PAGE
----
posted at: 10:57 | category: /Miscellaneous | link to this entry



Wholehearted Audience Participation

While the media has been focused on so much of what Muslim extremists do to make life miserable for the rest of the planet's inhabitants, there are whole groups of Muslim people who long for fairness and honor. They may not always be see shouting about it in the streets, but some recognize and acknowledge honor in their own way--one writer saw some of them them stand up and applaud around him during a showing of Kingdom of Heaven in Beirut.
A tip of the Stetson goes to monochrom for the link.

posted at: 09:30 | category: /Arts and Entertainment | link to this entry



Mon, Jun 20 2005

Paying Was Never Such Fun

Rumors are flying that Google may soon introduce an online paying feature much like PayPal. Reuters reports the name of the new service will likely be Google Wallet, but I decided they should have something a bit catchier. I didn't check to see if someone already owns these names. If they do, so be it. If not, the task of giving someone your money online via Google's new service could be fun with names like:

PooglePay (good for pet products)
GooPay (sounds a bit French when spoke aloud)
PayGoopaygle (for those tropical vacations)
PayPerGoo (order that special event viewing)
GooBucks (Who's your daddy?)
GucciGoogle (for those high-end purchases)

Disclaimer: All names listed above are for parody purposes and the writer assumes no responsibility for the giggling which might ensue at the mention of any actual, or imagined, company.

posted at: 07:38 | category: /Playing | link to this entry



Fri, Jun 17 2005

When The Library Is The Closest Thing To A Home

Here's a thought for writers to consider. When you write, do you have an audience of readers in mind? Maybe you write for children or maybe you think of bored adults who seek a travel adventure. Have you ever considered the idea that many of your readers fit into the category called "homeless"? Maybe you should. There are more and more homeless people spending their days in the library, particularly in Los Angeles County.

posted at: 14:56 | category: /Writing Life | link to this entry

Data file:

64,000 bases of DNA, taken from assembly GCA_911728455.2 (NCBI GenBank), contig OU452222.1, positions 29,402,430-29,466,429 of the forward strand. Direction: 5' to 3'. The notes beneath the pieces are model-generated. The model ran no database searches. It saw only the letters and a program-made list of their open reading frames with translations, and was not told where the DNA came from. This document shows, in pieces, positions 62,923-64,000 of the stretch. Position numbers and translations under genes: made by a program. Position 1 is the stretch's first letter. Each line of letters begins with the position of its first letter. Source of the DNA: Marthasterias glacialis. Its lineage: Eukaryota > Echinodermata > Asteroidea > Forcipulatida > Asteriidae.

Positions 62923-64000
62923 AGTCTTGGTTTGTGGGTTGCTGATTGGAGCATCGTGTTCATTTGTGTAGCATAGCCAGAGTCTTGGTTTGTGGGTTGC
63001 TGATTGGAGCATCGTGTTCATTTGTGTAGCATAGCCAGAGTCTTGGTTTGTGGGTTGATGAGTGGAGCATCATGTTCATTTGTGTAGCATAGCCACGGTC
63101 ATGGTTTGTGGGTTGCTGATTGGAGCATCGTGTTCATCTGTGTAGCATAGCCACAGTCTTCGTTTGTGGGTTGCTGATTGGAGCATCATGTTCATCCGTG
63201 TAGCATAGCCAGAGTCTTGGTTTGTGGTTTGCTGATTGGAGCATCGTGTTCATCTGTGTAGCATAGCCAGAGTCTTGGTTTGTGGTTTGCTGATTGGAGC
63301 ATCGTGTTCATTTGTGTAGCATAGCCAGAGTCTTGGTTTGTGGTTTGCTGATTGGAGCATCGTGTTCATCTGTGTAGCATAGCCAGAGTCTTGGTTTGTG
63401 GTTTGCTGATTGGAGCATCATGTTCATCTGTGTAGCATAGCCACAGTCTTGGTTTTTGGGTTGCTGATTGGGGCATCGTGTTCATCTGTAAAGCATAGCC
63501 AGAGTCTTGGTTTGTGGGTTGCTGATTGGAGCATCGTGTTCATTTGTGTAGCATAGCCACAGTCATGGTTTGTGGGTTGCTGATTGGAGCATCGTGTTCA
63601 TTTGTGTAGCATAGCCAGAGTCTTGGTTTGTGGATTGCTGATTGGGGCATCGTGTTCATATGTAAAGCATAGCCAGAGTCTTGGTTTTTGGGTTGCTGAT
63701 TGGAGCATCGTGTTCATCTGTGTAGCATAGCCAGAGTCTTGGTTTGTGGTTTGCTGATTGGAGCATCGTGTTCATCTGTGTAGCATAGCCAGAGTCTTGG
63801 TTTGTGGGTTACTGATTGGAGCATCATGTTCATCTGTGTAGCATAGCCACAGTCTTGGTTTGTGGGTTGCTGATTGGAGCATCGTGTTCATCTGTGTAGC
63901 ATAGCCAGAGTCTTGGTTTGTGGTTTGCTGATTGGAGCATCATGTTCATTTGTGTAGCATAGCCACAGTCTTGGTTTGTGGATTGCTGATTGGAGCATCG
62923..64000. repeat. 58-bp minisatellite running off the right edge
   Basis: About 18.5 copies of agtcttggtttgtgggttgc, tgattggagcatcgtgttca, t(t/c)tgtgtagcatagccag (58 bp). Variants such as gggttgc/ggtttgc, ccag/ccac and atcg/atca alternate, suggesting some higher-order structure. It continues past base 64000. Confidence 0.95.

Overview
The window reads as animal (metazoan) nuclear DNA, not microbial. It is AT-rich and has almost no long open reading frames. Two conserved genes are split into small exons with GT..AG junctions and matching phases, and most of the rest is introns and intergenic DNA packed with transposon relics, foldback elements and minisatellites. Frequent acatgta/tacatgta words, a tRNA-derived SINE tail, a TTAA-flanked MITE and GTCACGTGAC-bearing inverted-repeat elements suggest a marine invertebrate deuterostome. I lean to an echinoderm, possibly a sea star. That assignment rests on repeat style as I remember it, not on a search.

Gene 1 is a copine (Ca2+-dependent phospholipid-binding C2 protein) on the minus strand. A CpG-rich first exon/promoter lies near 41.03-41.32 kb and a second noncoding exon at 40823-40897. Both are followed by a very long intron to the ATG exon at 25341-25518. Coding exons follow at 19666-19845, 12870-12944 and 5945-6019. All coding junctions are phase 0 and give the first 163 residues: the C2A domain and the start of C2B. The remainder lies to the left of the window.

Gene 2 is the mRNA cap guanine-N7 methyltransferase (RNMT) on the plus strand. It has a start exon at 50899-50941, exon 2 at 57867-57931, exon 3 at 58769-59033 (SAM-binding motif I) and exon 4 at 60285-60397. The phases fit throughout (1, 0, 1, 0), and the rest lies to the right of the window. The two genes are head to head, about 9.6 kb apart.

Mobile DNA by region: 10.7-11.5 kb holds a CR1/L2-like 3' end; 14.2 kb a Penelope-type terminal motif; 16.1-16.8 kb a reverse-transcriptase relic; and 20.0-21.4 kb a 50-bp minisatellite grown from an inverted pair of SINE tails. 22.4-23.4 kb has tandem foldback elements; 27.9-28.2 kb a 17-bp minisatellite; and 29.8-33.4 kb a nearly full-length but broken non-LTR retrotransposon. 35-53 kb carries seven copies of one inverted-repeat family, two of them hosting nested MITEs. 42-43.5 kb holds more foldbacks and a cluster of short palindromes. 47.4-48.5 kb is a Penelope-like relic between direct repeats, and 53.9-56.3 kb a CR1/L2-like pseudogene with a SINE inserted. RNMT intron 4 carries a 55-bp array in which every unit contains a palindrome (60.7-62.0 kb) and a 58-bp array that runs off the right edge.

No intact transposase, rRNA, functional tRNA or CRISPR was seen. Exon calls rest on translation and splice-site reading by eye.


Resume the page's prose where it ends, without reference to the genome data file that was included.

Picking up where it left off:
Power To The People

Here's a handy link for anyone thinking of installing solar panels or making other changes in the use of energy in and around the home. It's the Database of State Incentives for Renewable Energy (DSIRE). You can search for information by incentive type, community, technology, state and other criteria. Get easy loans, find rebates and learn about tax breaks. They also include a list of other resources.

posted at: 11:10 | category: /Health and Fitness | link to this entry



Wed, Jun 15 2005

Quake Didn't Bring Surge Of Water

I was busy singing in a choral concert last night, and afterwards I attended a farewell dinner for our director. While we were seated in the restaurant we got the news that the California coast had been placed under a tsunami warning following the earthquake that occurred off the state's northern coast. I didn't realize until this morning that people in low-lying areas, further north in Canada, had been evacuated following the warning.

Some think the Santa Cruz-Monterey area of the coast is at more risk from a tsunami associated with a landslide (pdf file) of underwater canyon walls. I haven't studied it all enough to give an educated opinion. But I'm glad others are gathering information and are willing to keep learning about the relationship between earthquakes and tsunamis. These researchers may not get the public recognition that police officers and fire fighters receive, but their findings could end up saving many lives someday.

posted at: 09:03 | category: /Science | link to this entry



Tue, Jun 14 2005

Microsoft Knows: "By The People" Works

Although they're not the first business to do this sort of thing, there's been a lot of name calling and hissing going on over Microsoft cooperating with China's move to block the use of terms such as "human rights" and "democracy" on Microsoft's MSN Spaces. I can understand people's anger and frustration, but I'm also remembering that Microsoft is a company attempting to operate in a world market. Sometimes U.S. based businesses do things differently when distributing their products and services in other countries.

The truth is that we don't live in a world where we get to call all the shots-- morally, monetarily or politically. Does that mean we should refuse to reach out to others under any circumstances except those on our own terms? Would it be better for Microsoft (or any company) to refuse to allow its products to be compromised and end up having them banned from countries where freedoms are limited by governmental concerns?

Humanitarian groups know very well the value of supplying basic needs to people under restrictive conditions. Individuals from these types of organizations have told me how they make allowances for local customs and political factions. Sometimes things have to happen that you and I would not consider ethical or proper. But they happen so that basic needs can be taken care of for those who are suffering and in need.

Microsoft isn't a humanitarian organization. It's a business. But it has tremendous "foot in the door" power all over the planet. I can almost guarantee you that the folks at Microsoft aren't agreeing to censor blogs and other materials to insult the Chinese people. Their products and services, placed in the hands of people allover China, could open doors that no one else has been able to even knock on before.